Adjusting to Altitude: 5 Tips to Prepare for Your Crested Butte Trip

Posted on June 24, 2022

So you've decided to visit Crested Butte – great choice! Life is a blast at 9,000 ft. But if you live at or near sea level, it can also be quite the adjustment. Follow these 5 tips to avoid altitude sickness and enjoy every minute of your mountain vacation.

Couple hikes the peak in Crested Butte, CO.
  1. Drink water. A lot of it. More than you think you need to. And not just once you've arrived. Start hydrating in the days leading up to your trip, and keep it going through your stay! The lack of humidity in Crested Butte can cause dehydration to sneak up on you, so it's important to drink water throughout the day – especially if you're taking part in one of the many outdoor activities this town has to offer.
  2. Lay off the alcohol. We know, we know. It's a lot to ask. We're not saying you can't have a glass of wine with dinner. But if you're worried about altitude sickness, you may want to reconsider those shots at Talk of the Town. Alcohol has dehydrating effects, which can worsen the effects of altitude sickness. If you're going to have yourself a night on Elk Ave., we recommend doubling down on tip #1.
  3. Eat more carbs. As if you needed an excuse for another plate of pasta! Carbohydrates are the preferred fuel source at altitude, because they require less oxygen for metabolism than fat and protein. Studies have shown that a high-carb diet can reduce the effects of altitude sickness. So snack away!
  4. Allow time for acclimation. This is especially key for those who live at or near sea level and rarely spend time at altitude. Try not to plan anything too strenuous during your first day or two. If you are able to spend a night at a milder elevation, that would be even better! Many guests will stop in Denver (5,279 ft. elevation) or somewhere in the foothills to get used to the lack of oxygen in the air before heading to the mountains.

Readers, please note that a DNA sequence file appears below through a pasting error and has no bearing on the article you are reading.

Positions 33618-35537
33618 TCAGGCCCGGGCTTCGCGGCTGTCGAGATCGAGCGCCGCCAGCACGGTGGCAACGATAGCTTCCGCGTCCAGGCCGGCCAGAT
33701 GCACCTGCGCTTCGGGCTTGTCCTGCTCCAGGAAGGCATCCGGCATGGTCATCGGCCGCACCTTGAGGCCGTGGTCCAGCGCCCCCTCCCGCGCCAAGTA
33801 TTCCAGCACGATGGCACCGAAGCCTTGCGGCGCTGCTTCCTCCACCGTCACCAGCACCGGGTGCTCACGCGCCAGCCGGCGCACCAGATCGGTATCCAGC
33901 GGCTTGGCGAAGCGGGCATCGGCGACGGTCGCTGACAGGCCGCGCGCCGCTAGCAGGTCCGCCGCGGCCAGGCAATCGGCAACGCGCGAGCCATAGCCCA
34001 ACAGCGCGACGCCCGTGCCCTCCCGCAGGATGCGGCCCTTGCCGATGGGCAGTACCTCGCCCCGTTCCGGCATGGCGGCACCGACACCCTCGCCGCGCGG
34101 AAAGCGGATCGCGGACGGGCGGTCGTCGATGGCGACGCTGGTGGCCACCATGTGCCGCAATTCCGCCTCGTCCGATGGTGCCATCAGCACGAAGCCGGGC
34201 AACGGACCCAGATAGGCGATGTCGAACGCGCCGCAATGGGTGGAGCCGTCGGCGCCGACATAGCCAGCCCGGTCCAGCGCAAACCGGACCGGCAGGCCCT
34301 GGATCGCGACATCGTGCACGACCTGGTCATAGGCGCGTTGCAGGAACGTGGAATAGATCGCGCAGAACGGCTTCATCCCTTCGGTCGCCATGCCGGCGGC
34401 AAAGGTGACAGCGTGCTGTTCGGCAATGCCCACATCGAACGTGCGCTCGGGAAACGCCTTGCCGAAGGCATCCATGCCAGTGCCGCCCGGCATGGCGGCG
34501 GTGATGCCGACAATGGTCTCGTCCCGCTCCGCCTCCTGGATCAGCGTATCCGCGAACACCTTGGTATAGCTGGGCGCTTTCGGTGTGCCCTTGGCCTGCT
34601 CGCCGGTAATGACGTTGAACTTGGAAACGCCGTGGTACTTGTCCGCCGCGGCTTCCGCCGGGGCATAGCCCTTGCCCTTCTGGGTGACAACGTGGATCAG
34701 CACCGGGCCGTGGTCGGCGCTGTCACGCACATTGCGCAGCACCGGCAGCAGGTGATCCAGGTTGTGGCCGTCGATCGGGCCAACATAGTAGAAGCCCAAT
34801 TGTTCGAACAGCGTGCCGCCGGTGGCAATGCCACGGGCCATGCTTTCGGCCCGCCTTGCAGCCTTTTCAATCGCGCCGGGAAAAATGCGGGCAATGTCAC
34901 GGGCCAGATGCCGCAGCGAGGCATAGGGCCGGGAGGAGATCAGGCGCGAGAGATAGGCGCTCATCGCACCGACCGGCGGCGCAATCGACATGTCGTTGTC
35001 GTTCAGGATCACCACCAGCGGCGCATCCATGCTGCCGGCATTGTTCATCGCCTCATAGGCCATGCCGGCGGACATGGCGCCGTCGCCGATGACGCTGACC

5. Slow down. You may not be able to hike, run or bike at the same pace as you're used to, and that's okay. It's better to go slower and enjoy the activity than to overexert yourself and end up huffing and puffing to catch your breath. Take breaks. Drink water along the way (see tip #1). Enjoy yourself! It's what you're here for.

When visiting a high-altitude area, it is important to know the signs of altitude sickness so that you can recognize them and get treatment right away. Symptoms include but are not limited to headache, vomiting, insomnia, and reduced performance and coordination. If symptoms don't go away or appear to get worse, you may need to descend to a lower altitude. If symptoms are severe, seek treatment at the nearest emergency room immediately. For more information on altitude sickness, visit The Centers for Disease Control and Prevention.